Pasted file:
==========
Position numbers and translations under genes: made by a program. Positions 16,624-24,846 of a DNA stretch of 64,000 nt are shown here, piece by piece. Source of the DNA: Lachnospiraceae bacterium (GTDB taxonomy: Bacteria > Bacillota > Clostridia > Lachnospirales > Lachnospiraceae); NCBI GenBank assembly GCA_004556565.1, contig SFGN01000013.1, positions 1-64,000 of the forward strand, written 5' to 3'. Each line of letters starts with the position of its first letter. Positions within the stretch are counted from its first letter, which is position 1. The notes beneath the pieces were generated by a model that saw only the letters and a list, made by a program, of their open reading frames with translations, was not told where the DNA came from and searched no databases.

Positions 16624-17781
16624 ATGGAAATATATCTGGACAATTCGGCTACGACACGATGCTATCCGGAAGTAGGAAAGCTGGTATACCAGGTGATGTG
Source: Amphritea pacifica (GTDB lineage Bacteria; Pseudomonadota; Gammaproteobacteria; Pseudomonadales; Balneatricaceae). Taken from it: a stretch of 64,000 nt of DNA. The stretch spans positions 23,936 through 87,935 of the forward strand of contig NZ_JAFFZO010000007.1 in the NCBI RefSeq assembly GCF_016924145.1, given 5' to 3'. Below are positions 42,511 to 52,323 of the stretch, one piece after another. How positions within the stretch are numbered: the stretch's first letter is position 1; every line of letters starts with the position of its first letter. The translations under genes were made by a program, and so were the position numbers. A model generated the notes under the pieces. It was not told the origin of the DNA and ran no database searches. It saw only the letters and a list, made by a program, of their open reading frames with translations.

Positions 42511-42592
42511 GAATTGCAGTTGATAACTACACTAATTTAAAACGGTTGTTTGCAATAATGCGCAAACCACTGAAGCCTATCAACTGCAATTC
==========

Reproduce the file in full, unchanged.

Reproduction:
Position numbers and translations under genes: made by a program. Positions 16,624-24,846 of a DNA stretch of 64,000 nt are shown here, piece by piece. Source of the DNA: Lachnospiraceae bacterium (GTDB taxonomy: Bacteria > Bacillota > Clostridia > Lachnospirales > Lachnospiraceae); NCBI GenBank assembly GCA_004556565.1, contig SFGN01000013.1, positions 1-64,000 of the forward strand, written 5' to 3'. Each line of letters starts with the position of its first letter. Positions within the stretch are counted from its first letter, which is position 1. The notes beneath the pieces were generated by a model that saw only the letters and a list, made by a program, of their open reading frames with translations, was not told where the DNA came from and searched no databases.

Positions 16624-17781
16624 ATGGAAATATATCTGGACAATTCGGCTACGACACGATGCTATCCGGAAGTAGGAAAGCTGGTATACCAGGTGATGTG
Source: Amphritea pacifica (GTDB lineage Bacteria; Pseudomonadota; Gammaproteobacteria; Pseudomonadales; Balneatricaceae). Taken from it: a stretch of 64,000 nt of DNA. The stretch spans positions 23,936 through 87,935 of the forward strand of contig NZ_JAFFZO010000007.1 in the NCBI RefSeq assembly GCF_016924145.1, given 5' to 3'. Below are positions 42,511 to 52,323 of the stretch, one piece after another. How positions within the stretch are numbered: the stretch's first letter is position 1; every line of letters starts with the position of its first letter. The translations under genes were made by a program, and so were the position numbers. A model generated the notes under the pieces. It was not told the origin of the DNA and ran no database searches. It saw only the letters and a list, made by a program, of their open reading frames with translations.

Positions 42511-42592
42511 GAATTGCAGTTGATAACTACACTAATTTAAAACGGTTGTTTGCAATAATGCGCAAACCACTGAAGCCTATCAACTGCAATTC